An archangel in our gardens

Angelic plant

Aromatic plants? We could not do without them in our gardens, as they help the gardener, not only by attracting pollinating bees, but also by confusing the pests of his crops. This is called scent scrambling. Among these beautiful scents, reign the superb angelica that dominates, by its tall stature, all the others.

It is called “angelica of the woods”, or “angelica archangelica” or even “grass of the angels”. Legend says that Archangel Raphael brought the angelica root to Charlemagne, Emperor of the West, to save his sick army from the plague. Coming from the Nordic countries, it was introduced to France by the Vikings and then cultivated by monks, it is found in the wild, humid places, at the edge of ditches and ponds, but it is also cultivated in gardens. 

Angelica is therefore a hardy herbaceous plant with deciduous foliage, reaching two meters in height. Its hollow, tubular, and ribbed branches are inserted on the stem by a large sheath. Surprisingly, their color is red unlike the strong green of the candied fruits that our grandmothers made of them. Their flowers form pretty little umbrellas which form a large umbel of fifteen to twenty rays. Fascinating design! As a biannual plant, it develops its foliage the first year, flowers the next year, liberating its seeds and then dying. It supports sun exposure only if the soil is cool and germination will be better after a cold period.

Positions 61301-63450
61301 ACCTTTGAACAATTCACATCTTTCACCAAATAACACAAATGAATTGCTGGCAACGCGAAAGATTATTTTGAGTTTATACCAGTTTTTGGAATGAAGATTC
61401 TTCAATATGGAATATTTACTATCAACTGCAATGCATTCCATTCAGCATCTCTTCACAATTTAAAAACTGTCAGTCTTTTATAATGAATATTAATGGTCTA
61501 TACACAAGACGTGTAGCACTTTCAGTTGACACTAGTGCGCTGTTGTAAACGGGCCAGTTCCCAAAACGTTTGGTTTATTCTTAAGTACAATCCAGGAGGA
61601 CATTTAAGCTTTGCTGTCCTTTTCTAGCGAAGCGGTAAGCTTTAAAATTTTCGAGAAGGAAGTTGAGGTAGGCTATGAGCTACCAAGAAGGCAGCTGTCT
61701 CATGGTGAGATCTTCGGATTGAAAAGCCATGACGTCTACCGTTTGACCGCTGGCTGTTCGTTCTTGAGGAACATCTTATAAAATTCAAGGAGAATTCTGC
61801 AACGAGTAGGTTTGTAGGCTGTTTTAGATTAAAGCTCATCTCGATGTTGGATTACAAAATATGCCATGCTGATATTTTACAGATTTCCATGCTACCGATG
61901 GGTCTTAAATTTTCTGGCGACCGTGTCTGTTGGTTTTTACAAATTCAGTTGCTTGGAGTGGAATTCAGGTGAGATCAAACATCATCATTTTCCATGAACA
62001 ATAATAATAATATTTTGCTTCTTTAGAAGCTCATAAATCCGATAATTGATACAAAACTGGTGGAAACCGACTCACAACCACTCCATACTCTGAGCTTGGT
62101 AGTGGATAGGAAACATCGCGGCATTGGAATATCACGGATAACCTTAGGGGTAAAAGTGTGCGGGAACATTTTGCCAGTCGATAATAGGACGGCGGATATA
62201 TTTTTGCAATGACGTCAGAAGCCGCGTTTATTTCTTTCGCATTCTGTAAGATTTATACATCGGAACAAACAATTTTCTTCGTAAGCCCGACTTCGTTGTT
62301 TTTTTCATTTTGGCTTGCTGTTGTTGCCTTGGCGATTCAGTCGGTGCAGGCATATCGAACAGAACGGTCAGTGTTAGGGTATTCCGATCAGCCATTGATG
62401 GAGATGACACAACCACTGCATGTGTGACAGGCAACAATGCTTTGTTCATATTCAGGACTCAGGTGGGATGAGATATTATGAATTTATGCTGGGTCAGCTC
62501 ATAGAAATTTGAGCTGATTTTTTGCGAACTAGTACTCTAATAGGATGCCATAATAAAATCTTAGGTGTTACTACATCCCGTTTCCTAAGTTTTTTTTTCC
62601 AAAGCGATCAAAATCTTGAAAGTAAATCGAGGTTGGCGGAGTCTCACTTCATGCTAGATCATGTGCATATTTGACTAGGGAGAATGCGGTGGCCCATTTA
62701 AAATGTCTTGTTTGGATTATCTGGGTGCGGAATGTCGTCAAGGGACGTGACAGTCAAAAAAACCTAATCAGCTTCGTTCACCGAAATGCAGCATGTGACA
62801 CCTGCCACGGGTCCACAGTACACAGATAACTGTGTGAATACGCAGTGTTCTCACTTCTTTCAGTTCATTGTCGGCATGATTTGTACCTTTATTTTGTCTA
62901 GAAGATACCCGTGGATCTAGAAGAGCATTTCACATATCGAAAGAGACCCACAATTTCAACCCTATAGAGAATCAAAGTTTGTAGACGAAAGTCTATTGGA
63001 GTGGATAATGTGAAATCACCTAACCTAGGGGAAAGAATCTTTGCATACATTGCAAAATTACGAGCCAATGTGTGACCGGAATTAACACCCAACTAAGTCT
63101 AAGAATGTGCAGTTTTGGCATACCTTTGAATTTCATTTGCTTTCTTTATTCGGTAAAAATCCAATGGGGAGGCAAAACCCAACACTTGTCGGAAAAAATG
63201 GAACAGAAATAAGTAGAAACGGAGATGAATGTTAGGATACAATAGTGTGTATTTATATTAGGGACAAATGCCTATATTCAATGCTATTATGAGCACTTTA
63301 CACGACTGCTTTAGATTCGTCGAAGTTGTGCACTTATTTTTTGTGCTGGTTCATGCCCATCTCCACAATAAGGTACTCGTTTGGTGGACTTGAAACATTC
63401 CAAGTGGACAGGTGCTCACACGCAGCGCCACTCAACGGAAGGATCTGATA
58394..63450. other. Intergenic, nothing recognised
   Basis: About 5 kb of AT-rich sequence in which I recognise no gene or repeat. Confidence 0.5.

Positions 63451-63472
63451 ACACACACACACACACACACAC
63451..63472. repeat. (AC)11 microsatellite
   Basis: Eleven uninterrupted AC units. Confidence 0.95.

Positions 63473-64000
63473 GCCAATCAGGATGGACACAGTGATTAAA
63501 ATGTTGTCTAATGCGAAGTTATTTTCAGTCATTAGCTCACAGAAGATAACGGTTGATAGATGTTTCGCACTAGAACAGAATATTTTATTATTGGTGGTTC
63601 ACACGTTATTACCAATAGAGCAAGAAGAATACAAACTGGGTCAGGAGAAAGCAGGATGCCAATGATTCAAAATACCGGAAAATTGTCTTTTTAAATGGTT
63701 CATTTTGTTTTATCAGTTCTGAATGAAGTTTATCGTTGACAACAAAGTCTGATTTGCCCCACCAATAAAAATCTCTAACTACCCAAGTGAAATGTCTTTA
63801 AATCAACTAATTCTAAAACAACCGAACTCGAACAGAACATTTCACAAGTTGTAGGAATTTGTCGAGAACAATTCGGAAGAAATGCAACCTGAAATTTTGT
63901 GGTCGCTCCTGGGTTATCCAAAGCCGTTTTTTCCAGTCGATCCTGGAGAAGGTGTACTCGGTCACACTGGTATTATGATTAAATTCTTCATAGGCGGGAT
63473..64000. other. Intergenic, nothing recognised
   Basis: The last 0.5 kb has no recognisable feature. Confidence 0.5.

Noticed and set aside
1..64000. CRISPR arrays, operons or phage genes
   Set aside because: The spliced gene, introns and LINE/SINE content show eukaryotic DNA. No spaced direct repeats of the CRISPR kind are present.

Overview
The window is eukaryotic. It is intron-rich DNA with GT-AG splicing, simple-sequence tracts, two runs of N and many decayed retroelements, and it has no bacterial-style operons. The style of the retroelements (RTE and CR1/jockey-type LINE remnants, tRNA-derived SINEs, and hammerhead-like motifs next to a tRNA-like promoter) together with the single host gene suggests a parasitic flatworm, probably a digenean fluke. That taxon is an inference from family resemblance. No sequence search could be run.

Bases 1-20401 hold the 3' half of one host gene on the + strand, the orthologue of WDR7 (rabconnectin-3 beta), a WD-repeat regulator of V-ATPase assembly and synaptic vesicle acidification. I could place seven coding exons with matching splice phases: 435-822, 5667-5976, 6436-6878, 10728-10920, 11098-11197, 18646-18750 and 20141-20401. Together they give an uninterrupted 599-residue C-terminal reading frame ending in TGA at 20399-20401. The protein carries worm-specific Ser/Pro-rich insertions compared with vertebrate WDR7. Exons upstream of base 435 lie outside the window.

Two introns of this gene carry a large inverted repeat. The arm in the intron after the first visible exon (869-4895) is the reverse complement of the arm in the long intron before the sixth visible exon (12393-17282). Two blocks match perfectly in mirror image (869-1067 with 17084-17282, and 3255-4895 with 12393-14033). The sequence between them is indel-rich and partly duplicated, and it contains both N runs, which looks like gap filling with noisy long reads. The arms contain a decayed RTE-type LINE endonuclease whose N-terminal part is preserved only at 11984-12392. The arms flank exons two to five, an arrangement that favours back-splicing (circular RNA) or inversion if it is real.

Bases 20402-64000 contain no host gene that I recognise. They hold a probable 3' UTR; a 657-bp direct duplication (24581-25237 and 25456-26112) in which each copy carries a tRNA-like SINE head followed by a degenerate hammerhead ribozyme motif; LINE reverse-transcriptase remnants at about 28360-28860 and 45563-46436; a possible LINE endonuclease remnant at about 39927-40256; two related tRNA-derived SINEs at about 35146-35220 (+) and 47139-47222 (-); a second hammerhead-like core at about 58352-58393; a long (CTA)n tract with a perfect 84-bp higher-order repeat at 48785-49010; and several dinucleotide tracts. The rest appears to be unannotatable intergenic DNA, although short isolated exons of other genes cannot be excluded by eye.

As for its companion, the borage, more common than the angelica, which is an annual plant, offers charming blue star-shaped flowers from May to September. The flower is not very large, but it delights those who take the time to look at it. The flowers are edible and have a particular taste which for some people, reminds them of a taste of cucumbers, for others the taste of oysters. 

Both are incredibly honeyed, to the delight of bees, plants, gardeners and all of us consumers of fruit and vegetables. They help, through spring pollination, to maintain a large part of our natural capital as well as the quality of our vegetable crops. So let’s be sure to surround ourselves with these guardian angels, protectors of biodiversity!